Thursday, December 28, 2017

You, Me, We Are Here

Nanin lives on. I see him everyday these days. In my dreams. In my face in the mirror that resembles the one of his adolescence and youth. I place my hand on the crown of my head and shelter it with a spread out palm the way he used to when he would walk into the dining room when I would be eating lunch after school or before college. The palm would emanate love, blessing and a wordless protection and connection. In translation it would mean, "You are precious and special and I love you beyond words". But as we know, much is lost in translation. Much else is important.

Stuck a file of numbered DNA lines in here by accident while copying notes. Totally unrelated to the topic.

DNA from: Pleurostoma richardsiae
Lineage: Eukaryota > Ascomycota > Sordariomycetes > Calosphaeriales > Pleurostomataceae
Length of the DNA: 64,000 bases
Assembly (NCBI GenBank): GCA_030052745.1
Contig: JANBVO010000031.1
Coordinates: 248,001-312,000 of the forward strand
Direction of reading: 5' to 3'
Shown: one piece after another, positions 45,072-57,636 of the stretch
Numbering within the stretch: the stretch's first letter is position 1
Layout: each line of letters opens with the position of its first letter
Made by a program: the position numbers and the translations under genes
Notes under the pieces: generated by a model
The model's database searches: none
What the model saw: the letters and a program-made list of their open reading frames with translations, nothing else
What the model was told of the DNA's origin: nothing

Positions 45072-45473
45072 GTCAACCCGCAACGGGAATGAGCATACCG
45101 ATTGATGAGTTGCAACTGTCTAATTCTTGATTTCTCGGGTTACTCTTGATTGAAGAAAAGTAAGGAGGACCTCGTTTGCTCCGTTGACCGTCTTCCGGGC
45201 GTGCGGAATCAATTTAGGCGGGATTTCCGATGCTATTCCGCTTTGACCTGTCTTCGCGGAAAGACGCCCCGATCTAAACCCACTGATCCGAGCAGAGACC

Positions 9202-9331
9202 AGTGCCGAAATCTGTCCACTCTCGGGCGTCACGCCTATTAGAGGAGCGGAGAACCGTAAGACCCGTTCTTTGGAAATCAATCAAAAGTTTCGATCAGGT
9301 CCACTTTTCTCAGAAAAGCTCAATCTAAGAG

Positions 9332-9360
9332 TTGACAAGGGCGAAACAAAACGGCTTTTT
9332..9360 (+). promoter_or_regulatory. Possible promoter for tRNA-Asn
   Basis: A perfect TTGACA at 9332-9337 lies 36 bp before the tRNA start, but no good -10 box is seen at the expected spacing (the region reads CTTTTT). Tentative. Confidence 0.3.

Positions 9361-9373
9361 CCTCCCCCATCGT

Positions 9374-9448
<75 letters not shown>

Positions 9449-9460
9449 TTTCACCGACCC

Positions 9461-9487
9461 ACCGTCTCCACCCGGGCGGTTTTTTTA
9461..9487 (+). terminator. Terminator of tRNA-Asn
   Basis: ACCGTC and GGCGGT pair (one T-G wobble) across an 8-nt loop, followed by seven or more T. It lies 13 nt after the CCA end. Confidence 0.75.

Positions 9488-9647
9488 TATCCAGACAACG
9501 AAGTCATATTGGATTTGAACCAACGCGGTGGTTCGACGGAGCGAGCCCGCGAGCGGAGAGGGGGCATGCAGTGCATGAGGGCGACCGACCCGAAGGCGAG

I remember things suddenly, snatches. I want to know more, remember from my mother's memories and from other peoples' memories. At the same time, I don't want to be left remembering. Because remembering something means you cannot take it for granted. Remembering means you have lost something forever, beyond the border of having.

Christmas Day, 25th December, the hours of this day makes me think back to the hours of the funeral. There is an irony - of the sheer joy and togetherness of the Christmas festival and the culmination of the festive season...and... the sheer loss and loneliness that his passing means to me. The world celebrates, I go along. But this hiding of tears, this quotidian facade, this clenching of teeth stems also from a lack of currently being around almost no one who knew him. The irony is solely mine to bear.